TYMCO Sweepers
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Street Cleaning Technologies

Generally speaking, there are three types of street sweeping technologies that are recognized within the street sweeper industry. These technologies can be identified as Mechanical Broom Sweepers, Vacuum Sweepers and Regenerative Air Sweepers. These three fundamental technologies can each have unique variations to the technology that is implemented by a sweeper manufacturer. An example of this would be the “high-efficiency” modification.

Sweepers of all types commonly use gutter brooms to move dirt and debris into the path of the pick-up mechanism of the sweeper. To control fugitive dust, a series of water nozzles are typically used to spray a mist of water around brooms and within the sweeper hopper.

Mechanical Broom Street Sweepers

Mechanical sweepers are characterized by a rotating cylindrical broom, which flicks dirt and debris onto a conveyor moving it into a hopper for collection. Mechanical sweepers are the oldest type of sweepers, being invented in 1843. Early mechanical sweepers were horse drawn, and were first motorized in 1868. Modern mechanical sweepers perform well at picking up heavy material such as coarse sand and gravel, but are less effective at picking up finer material. The abrasive nature of the mechanical broom breaks down larger particles into smaller particles, making them more susceptible to washoff during storm events. Furthermore, mechanical brooms are less effective at penetrating cracks and potholes in pavement, potentially leaving material behind.

Vacuum Street Sweepers

Vacuum sweepers first appeared in the 1920s, and use an engine powered fan to create suction. Typically, a windrow broom moves dirt into the path of a vacuum nozzle, where dirt and debris are sucked into a hopper. The large volume of the hopper causes the heavier material to fall, while a screen traps lighter material such as leaves, before the air is exhausted. Vacuum sweepers are better at picking up finer material than mechanical sweepers, but share many of the same disadvantages, because the windrow broom is less effective at penetrating cracks and potholes in the street, and the suction nozzle typically only covers about 1/3 of the width of the sweeping path. Vacuum exhaust can also emit a significant amount of dust to the atmosphere.

Regenerative Air Street Sweepers

Regenerative Air Sweepers, invented in the mid-1960s by TYMCO founder B.W. Young, use an engine to power a blower, which pushes air through a blast orifice across the entire width of a pick-up head, which covers the entire width of the sweeper. The blast of air removes dirt from the surface, penetrating imperfections in the street such as cracks and potholes. Similar to a vacuum type sweeper, dirt and debris are sucked into a hopper, where the large volume of the hopper causes the heavier material to fall, while a screen traps lighter material such as leaves, but rather than being exhausted, the air is cleaned by a dust separator and then returned to the blast orifice of the pick-up head in a closed loop cycle. Regenerative air sweepers are better at picking up smaller particles than mechanical sweepers and vacuum sweepers, because the air blast/suction action of the pick-up head, which covers the entire width of the sweeper, reaches areas not accessible to cylindrical brooms.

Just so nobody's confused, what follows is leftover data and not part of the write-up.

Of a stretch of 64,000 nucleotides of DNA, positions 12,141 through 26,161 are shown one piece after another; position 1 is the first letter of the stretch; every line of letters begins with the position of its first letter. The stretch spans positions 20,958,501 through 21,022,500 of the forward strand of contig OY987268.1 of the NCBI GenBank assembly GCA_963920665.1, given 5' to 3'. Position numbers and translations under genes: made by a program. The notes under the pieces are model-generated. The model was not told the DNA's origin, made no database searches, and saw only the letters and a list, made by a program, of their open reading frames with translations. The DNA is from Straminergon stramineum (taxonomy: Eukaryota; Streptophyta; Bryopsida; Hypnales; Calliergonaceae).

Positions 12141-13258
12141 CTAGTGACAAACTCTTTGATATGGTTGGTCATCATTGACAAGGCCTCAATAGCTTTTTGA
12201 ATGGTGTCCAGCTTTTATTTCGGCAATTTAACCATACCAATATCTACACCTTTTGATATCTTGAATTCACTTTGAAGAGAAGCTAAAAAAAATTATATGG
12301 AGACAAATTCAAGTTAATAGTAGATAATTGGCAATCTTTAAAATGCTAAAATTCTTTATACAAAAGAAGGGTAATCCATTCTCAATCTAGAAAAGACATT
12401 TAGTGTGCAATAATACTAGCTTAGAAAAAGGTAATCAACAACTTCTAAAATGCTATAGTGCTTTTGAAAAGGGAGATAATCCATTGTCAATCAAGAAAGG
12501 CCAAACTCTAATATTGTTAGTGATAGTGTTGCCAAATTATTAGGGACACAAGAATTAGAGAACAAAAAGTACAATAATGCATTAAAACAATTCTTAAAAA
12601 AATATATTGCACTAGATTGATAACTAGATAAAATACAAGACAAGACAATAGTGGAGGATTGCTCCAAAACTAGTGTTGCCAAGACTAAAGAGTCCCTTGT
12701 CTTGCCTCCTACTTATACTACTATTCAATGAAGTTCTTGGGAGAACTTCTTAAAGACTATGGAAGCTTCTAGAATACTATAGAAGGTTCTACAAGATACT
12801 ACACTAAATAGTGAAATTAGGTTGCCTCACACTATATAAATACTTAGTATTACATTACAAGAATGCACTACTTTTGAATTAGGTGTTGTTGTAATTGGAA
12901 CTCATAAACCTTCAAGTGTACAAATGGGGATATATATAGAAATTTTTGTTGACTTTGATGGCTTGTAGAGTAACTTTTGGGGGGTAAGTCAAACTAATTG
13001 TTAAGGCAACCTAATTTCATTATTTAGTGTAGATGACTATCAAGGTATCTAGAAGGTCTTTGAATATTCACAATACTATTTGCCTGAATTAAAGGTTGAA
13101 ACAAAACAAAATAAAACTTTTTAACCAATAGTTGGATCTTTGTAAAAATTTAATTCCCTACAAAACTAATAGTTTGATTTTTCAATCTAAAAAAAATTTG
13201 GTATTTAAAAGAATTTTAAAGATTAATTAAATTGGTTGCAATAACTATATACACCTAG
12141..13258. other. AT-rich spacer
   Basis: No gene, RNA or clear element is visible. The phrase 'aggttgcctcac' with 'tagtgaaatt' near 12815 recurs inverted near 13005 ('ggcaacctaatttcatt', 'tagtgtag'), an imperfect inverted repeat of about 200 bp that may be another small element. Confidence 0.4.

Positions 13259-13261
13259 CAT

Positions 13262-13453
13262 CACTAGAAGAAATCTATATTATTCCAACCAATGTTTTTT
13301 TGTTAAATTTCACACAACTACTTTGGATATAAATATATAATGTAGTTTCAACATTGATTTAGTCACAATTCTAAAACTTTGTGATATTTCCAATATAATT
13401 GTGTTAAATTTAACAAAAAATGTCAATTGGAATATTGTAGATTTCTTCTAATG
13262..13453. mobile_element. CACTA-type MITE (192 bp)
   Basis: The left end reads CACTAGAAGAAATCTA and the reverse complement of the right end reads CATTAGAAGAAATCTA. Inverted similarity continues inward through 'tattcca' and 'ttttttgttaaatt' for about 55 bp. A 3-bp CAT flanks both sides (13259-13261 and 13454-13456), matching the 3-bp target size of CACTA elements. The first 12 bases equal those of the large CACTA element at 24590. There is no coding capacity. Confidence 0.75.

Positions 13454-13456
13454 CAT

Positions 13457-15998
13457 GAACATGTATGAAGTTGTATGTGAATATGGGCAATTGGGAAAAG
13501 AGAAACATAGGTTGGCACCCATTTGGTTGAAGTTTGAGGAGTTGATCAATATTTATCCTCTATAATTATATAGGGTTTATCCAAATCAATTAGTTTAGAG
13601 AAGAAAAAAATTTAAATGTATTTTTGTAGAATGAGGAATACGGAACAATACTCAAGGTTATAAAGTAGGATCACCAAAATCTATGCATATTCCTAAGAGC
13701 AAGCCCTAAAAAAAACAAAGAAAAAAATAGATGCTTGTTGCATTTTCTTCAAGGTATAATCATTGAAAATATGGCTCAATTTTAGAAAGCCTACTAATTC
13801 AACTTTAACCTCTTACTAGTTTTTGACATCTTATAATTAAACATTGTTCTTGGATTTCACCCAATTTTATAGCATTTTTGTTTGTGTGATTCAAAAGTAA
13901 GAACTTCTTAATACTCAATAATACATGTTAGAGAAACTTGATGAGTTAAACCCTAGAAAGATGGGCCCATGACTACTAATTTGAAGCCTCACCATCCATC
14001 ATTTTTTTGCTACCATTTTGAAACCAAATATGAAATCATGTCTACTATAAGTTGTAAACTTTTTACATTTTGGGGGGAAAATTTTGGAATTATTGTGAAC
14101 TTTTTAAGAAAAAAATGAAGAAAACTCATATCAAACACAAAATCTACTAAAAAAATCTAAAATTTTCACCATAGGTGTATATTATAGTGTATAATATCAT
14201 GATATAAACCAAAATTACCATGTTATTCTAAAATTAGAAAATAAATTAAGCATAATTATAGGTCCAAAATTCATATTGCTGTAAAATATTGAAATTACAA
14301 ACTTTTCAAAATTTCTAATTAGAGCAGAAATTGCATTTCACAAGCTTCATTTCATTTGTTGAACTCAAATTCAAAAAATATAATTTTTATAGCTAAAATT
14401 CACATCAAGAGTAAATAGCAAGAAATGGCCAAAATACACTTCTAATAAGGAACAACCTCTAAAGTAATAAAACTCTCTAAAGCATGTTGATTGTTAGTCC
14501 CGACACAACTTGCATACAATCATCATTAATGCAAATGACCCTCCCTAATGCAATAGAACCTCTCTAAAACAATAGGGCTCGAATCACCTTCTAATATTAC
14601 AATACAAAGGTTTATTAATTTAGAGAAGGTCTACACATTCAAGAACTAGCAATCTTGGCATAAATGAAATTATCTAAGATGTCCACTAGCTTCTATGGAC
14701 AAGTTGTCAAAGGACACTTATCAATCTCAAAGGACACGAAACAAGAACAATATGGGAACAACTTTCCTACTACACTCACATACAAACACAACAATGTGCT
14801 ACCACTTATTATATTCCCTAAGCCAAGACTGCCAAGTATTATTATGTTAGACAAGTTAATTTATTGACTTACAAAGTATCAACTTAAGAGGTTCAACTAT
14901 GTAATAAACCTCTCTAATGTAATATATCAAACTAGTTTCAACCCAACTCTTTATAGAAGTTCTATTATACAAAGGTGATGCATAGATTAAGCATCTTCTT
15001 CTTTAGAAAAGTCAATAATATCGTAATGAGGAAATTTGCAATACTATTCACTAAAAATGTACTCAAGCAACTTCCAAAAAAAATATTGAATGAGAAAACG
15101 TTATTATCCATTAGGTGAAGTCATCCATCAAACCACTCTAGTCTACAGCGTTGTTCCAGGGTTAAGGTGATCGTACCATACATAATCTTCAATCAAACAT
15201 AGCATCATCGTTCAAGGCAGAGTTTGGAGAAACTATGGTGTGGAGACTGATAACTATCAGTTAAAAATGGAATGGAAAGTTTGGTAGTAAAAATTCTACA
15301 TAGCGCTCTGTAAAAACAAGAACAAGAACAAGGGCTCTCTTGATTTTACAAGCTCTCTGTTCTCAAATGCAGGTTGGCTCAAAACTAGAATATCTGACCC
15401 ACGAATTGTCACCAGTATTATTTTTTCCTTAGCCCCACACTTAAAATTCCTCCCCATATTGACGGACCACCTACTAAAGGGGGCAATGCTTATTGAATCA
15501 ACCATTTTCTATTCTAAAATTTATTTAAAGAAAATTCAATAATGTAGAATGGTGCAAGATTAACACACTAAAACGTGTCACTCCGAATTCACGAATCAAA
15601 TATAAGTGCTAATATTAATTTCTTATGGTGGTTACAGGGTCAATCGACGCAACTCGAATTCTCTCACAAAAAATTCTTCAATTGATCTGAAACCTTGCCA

High-Efficiency Street Sweepers

In the late 1970s, some sweepers began to use membrane filters for dust suppression. “High-Efficiency Sweeper” is a term used to describe sweepers of any of the main three types, which use filters to control dust emissions made up of ultrafine dust particles measured in microns. High-Efficiency Sweepers are sometimes referred to as “Dustless” or “Waterless” Sweepers because of their ability to sweep virtually dust-free while using little to no water for dust suppression.

These sweepers are useful in applications where water cannot be used for dust control such as freezing weather conditions, and picking up materials that harden and/or become caustic when wet. TYMCO began using this technology in their Model 600DC (the predecessor to the Model DST-6) in the early 1980s. The TYMCO Models DST-4 and DST-6 utilize filters that have been determined through independent laboratory testing using the American Society of Heating, Refrigerating and Air-Conditioning Engineers (ASHRAE) 52.2 testing standards to have a Minimum Efficiency Reporting Value (MERV) 16 Rating, meaning they are able to capture a minimum of 95% of 0.30 micron and larger size particles.